The Unhappy-Credit Edition Tuesday, November 12, 2019

Goldman Sachs Will Let People Appeal Their Apple Card Credit Limit After Allegations Of Sexist Algorithms, by Isobel Asher Hamilton, Business Insider

CEO of Goldman Sachs Bank USA Carey Halio put out a statement on Twitter on Monday saying that it doesn't decide Apple Card customers' credit limits based on their gender.

She added that anyone unhappy with their credit limit for the Apple Card can appeal, and Goldman Sachs may reevaluate their credit line.

“It’s This Invisible System Of Harm”, by Aaron Mak, Slate

We don’t have enough information to know what was really going on there. The truth is they have all sorts of data about us that we don’t even know about, and our profiles, even if they’re not accurate, are available for corporations like Apple to purchase, even though we individuals can’t purchase our own. So there’s all sorts of things that could have happened in that particular case that might not have anything to do with gender. But on the other hand, we don’t know. It could have something to do with gender. The larger point is that it’s unaccountable and opaque, and Apple doesn’t really care. The most important point being that we should demand that they do better than that. We should demand accountability on the part of anybody who’s using an algorithm like that.

More Plusses

Disney+ App Now Available To Download On iPhone, iPad And Apple TV, by Benjamin Mayo, 9to5Mac

You can get the app now, sign up to Disney’s new streaming service, and start streaming its extensive back-catalog as well as start streaming The Mandalorian.


Disney+ will offer apps for iPhone, iPad, Apple TV, Android phones and tablets, Roku, Xbox One, PlayStation 4, Amazon Fire TV, and some smart TVs.

Disney+ Is Here—and It's A Fully Formed Streaming Juggernaut, by Brian Barrett, Wired

It’s hard to overstate the advantage this gives Disney over fellow newcomers like Apple TV+ and the forthcoming HBO Max. And it's important to understand that Disney’s head start comes not only from its extensive back catalog of TV shows and movies but also from a technological prowess in this space that that few companies can match.

Rumor Today

Apple Plans Standalone AR And VR Gaming Headset By 2022 And Glasses Later, by Mark Gurman, Bloomberg

A new iPad Pro for release as early as the first half of 2020 will feature a new module with two camera sensors, up from one on the current model, and a small hole for the 3-D system, letting people create three-dimensional reconstructions of rooms, objects and people. The Cupertino, California-based technology giant also plans to add the sensor to new high-end iPhones later in 2020, along with 5G networking capabilities, said the people, who asked not to be identified discussing unannounced products.


Tap Your AirPods Pro Case To Check If It’s Charged, by Charlie Sorrel, Cult of Mac

You can just tap the AirPods Pro case, and the LED will light up. This only seems to work when the case is on a Qi charging mat. If it’s plugged into a Lightning cable, this trick doesn’t work. A green LED means that the case and AirPods (if they’re inside) are charged to at least 80%.


Europe Is Toughest On Big Tech, Yet Big Tech Still Reigns, by Adam Satariano, New York Times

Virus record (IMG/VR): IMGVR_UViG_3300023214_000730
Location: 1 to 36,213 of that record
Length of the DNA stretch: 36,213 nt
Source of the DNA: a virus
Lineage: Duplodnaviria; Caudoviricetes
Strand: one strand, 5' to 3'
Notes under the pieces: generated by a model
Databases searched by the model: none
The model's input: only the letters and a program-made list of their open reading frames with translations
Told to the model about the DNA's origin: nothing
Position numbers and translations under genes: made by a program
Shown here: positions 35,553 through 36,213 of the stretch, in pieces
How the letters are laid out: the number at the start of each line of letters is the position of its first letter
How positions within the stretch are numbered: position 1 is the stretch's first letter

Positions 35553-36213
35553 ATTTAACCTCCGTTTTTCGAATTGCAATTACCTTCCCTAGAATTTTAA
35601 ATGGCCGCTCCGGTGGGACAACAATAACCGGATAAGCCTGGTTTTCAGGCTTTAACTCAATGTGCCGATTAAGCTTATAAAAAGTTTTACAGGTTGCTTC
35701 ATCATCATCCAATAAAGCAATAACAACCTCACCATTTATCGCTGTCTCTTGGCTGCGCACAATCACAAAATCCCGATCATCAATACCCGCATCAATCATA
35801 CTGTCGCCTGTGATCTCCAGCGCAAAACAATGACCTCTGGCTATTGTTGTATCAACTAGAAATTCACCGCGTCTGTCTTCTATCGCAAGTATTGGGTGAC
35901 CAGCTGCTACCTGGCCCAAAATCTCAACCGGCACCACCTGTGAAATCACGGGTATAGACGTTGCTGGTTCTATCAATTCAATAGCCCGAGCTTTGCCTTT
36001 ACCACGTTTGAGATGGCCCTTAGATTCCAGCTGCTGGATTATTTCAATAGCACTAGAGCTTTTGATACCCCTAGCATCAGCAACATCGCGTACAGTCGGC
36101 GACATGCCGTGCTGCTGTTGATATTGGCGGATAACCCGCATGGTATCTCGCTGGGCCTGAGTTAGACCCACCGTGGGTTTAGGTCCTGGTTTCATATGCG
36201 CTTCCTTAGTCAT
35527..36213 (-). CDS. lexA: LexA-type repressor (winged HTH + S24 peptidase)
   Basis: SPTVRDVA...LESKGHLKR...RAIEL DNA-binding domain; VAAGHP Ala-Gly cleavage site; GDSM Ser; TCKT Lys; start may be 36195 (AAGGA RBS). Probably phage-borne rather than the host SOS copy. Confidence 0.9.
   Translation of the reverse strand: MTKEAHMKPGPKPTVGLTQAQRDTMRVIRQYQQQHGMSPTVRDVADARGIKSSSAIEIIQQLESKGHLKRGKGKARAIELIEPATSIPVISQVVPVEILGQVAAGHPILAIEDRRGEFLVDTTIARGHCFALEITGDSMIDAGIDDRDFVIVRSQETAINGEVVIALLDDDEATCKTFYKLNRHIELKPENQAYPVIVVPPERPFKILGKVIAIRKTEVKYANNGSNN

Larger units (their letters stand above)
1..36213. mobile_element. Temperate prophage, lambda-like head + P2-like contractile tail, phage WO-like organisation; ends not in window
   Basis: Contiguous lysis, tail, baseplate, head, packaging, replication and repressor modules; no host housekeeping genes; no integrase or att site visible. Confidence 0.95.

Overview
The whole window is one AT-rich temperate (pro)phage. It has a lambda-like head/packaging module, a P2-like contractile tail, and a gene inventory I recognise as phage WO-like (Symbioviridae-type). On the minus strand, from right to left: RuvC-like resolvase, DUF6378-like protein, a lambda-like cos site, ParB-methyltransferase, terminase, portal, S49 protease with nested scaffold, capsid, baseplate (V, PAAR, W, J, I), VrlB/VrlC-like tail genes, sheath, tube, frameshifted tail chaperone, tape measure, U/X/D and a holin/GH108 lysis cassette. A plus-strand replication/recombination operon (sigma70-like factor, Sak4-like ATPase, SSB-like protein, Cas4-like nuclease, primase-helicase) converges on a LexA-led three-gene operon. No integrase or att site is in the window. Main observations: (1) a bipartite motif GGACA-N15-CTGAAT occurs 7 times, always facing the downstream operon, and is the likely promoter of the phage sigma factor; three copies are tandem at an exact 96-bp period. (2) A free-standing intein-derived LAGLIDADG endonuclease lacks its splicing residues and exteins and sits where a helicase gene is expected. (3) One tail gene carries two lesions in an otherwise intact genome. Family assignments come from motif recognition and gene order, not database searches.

Regulators in Brussels have been heralded as the world’s leading tech industry watchdogs. But Mr. Stables and other veterans of the Continent’s antitrust battles are telling American authorities, who are investigating Google, Amazon, Apple and Facebook, something else: There is a lot to learn from Europe’s mistakes.

Antitrust investigations in Europe have taken years to complete, in part because company lawyers use stalling techniques that give the tech giants added time to squeeze out rivals, according to companies, lawyers and consumer groups involved in the cases against Google. The inquiries have centered on single aspects of the companies, like Google shopping, rather than their entire business. And once regulators have stepped in, the penalties have focused on headline-grabbing fines rather than structural changes that would restore competitive balance.

A.I. Systems Echo Biases They’re Fed, Putting Scientists On Guard, by Cade Metz, New York Times

As new, more complex A.I. moves into an increasingly wide array of products, like online ad services and business software or talking digital assistants like Apple’s Siri and Amazon’s Alexa, tech companies will be pressured to guard against the unexpected biases that are being discovered.

But scientists are still learning how technology like BERT, called “universal language models,” works. And they are often surprised by the mistakes their new A.I. is making.

A Step Too Far? How Fitness Trackers Can Take Over Our Lives, by James Tapper, The Guardian

Lewis is one of a substantial number of people who has embraced the idea of a “quantified self” (QS), a term invented by former tech journalist Gary Wolf to describe people who measure themselves – their bodies, their behaviour – in pursuit of things like weight loss, better sleep, great fitness: “self-knowledge through self-tracking”.

The movement was prompted by the emergence first of smartphones and then wearable tech – fitness trackers such as Fitbit, the Apple Watch, heart rate monitors and cycling computers. When Apple launched its watch in 2014, it seemed as though the quantified self could be the route to solving problems such as obesity.